Renovation season is upon us. This year, with the economy recovering and optimism again blooming, many more people are undertaking extensive overhauls of their homes. As a result, I've recently found myself discussing a range of renovation options with homeowners. In ascending order of cost, they are: re-jigging floor plans, adding new rooms, and top-to-bottom renovations.
Potential clients often walk through my door with developed ideas about how they want the renovated space to look and feel. That's where I stop them. Nobody benefits from talking about marital bliss on the first date, especially if you're the person who'll be paying the bills in tears and treasure.
Before we get to the design, direct questions need asking. Too often, the homeowners haven't given them any thought. Why? Lack of experience. Most people renovating their home are doing it for the first time. Having done it scores of times myself, I can help you avoid a hex from the gods of money, time, and stress.
Don't think about engaging an architect or designer until you have answers for these four questions.
What is the real estate potential of your home?
Who was it that said "Context is everything"? Perhaps it's the same sage as gave us "Location, location, location." However you look at it, you need to have an accurate picture of your environs before you commit to a renovation.
The first step is to take a look yourself and try to assess how your neighbourhood is evolving. Are small bungalows becoming two-story homes? Are single-family dwellings being converted to duplexes or townhouses?
Next, get in touch with a good real estate agent working in the area. He'll assist you in strategic decisions related to what's happening in the next five years – changes in zoning and the like. You may find that it pays to do a modest renovation now and an ambitious one later – or vice versa.
Take my friend Natalie, who bought a sweet little 1940s two-story on the west side three years ago for $1.1-million. The house sits on a large lot, and today is worth $1.8-million. Natalie told me she and her husband had been thinking of selling until she learned from an agent that a number of people in the area were adding an upper floor to their homes. A $750,000 renovation would raise her resale value from $1.8-million to $2.3-million. She decided to stay.
The lesson: Understanding the long-term potential value of your home and neighbourhood is crucial to deciding how, whether, and when to invest in it.
What level of quality do you require?
This can be a slippery calculation. In addition to considering your own needs and tastes, you'll want to take your neighbours' homes into account. I'm not one to counsel keeping up with the Joneses, but it's good to know how your renovated home rates against its peers. Does the average new home in your neighborhood have marble countertops? Top-flight appliances? In-floor heating? If so, you'll want to consider comparable items or risk losing a step on your neighbours. A couple of weekends of open houses will give you the correct perspective.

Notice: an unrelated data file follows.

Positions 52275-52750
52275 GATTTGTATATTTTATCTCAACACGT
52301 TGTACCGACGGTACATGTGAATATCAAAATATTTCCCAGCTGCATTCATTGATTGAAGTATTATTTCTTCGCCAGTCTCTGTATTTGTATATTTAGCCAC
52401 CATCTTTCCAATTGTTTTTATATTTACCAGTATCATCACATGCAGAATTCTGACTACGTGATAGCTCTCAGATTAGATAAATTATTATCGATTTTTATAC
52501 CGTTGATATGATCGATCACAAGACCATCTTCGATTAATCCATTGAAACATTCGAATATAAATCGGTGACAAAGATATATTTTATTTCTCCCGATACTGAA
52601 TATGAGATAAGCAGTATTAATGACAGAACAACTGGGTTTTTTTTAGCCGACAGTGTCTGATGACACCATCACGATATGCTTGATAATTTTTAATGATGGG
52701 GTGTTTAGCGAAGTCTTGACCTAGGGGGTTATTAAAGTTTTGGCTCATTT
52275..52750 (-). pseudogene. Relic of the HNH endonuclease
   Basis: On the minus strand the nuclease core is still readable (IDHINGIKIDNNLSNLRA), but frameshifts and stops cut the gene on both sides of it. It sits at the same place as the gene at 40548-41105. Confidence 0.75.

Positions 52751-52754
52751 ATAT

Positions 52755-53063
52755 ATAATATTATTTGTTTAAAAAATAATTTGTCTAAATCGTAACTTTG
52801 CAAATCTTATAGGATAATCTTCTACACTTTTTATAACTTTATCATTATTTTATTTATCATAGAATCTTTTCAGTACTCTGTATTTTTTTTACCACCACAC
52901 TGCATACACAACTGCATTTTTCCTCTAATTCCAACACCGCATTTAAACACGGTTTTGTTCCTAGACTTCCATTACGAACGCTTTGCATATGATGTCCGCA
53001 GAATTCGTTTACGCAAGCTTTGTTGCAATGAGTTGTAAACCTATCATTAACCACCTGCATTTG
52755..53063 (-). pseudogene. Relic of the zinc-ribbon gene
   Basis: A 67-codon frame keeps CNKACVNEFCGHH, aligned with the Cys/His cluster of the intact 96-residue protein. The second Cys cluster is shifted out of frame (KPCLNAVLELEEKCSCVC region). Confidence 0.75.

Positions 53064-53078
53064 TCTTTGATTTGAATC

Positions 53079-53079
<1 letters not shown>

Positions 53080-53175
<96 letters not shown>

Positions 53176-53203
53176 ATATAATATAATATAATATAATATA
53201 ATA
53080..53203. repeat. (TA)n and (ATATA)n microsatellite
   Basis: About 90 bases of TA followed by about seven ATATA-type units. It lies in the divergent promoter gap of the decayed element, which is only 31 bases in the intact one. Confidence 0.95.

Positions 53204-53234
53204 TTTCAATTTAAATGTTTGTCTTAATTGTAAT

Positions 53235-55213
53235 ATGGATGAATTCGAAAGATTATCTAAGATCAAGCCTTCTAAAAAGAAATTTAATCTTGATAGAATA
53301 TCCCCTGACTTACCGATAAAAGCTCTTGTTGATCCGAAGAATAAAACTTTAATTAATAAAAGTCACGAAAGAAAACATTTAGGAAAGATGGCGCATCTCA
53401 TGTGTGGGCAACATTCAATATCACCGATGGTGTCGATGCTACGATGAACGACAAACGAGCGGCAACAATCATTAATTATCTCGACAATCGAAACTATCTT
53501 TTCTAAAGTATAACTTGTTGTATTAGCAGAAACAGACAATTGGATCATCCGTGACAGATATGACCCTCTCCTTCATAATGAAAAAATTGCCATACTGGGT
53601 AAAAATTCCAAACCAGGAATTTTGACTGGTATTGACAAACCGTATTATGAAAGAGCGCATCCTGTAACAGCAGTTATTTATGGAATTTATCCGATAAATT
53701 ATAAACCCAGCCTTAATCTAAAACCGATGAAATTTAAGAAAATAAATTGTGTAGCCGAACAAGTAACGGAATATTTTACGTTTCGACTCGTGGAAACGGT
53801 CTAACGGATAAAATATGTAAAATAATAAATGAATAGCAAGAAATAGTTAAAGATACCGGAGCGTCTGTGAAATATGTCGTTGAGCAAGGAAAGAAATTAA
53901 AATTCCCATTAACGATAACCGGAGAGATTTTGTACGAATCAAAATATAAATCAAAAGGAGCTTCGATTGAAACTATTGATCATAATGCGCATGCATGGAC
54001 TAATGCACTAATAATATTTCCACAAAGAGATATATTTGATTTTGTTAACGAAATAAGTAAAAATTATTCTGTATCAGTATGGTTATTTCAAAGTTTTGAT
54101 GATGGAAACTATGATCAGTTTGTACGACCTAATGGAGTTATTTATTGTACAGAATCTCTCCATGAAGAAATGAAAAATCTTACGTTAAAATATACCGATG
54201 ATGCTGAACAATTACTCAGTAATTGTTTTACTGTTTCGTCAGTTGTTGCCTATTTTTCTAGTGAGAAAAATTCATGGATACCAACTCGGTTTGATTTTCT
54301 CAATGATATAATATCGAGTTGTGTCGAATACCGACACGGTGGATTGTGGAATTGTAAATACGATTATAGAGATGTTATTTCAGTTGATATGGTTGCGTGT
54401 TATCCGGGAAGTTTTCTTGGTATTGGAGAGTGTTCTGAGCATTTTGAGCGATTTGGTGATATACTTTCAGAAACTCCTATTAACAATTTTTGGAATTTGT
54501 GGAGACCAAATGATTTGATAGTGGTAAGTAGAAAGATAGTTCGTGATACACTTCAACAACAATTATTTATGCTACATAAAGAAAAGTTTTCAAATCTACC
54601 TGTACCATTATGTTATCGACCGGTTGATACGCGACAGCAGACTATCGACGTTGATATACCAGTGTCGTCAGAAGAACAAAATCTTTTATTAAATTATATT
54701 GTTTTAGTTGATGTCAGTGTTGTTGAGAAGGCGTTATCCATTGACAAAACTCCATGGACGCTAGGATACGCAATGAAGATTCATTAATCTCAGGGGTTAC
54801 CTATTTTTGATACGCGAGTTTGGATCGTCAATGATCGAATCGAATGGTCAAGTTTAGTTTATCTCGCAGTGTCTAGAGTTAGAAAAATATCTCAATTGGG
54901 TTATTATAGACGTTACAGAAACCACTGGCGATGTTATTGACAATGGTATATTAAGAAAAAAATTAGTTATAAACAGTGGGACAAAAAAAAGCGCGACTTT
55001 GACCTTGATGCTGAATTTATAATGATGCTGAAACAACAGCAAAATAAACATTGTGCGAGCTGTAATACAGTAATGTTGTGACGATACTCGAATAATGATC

Where are your blueprints?
It might seem an obvious question, but it stops many people in their tracks. Are the drawings necessary? For any renovation that doesn't involve Craigslist and a crew that comes under cover of night, absolutely. Plus, having them in order will light a fire under the designer or architect's proposal process.
If you didn't receive an original set when you purchased your home, you have two options. The first is to go to the municipality. As the owner on title, the city will (for a fee) give you a copy of whatever is in its files. The information may be on microfiche – not optimal, but better than nothing – but in most cases you'll get a full set of drawings.
If you don't, you'll need to have them made, which will cost up to $5,000. The money goes to measuring your house from scratch and producing "as-built drawings" – your design starting point.
What kind of heating system do you have? How old is it? Can you afford to upgrade if you must?
Heating systems really affect a home's functionality and appearance. A recent site visit to a 1950s Tudor-style home in West Vancouver set off alarm bells. A previous renovation of the home had added raised floors to the living room, family room, and master bedroom, reducing the room height to seven feet in these critical areas. I asked to see the furnace right away. The client showed me to the mechanical room.
There I found my – soon to be our – worst fear. An enormous furnace from the 1980s, over six feet wide, with gigantic ducts branching off everywhere. (The floors above had been raised to accommodate them.) We'd come to a fork in the road. The client could scrap his grand vision, which called for high ceilings and open floors. Or he could rip out the entire heating system and replace it with in-floor heat or a slim, high velocity furnace, a job that would cost an unexpected $12,000 to $30,000. As a designer, when you have to deliver news like that, it's best to speak in a soft, sympathetic voice, and then stand with the client and the shock sets in.
There you have it – four questions I hope will sharpen your mental and financial preparations for home renovations in 2011 and beyond. The tip I'll leave you with is existential: If your planned overhaul is anything but minor, don't put yourself through the hell of living at home. The expense of secondary accommodations pales beside the torment of a home turned upside down.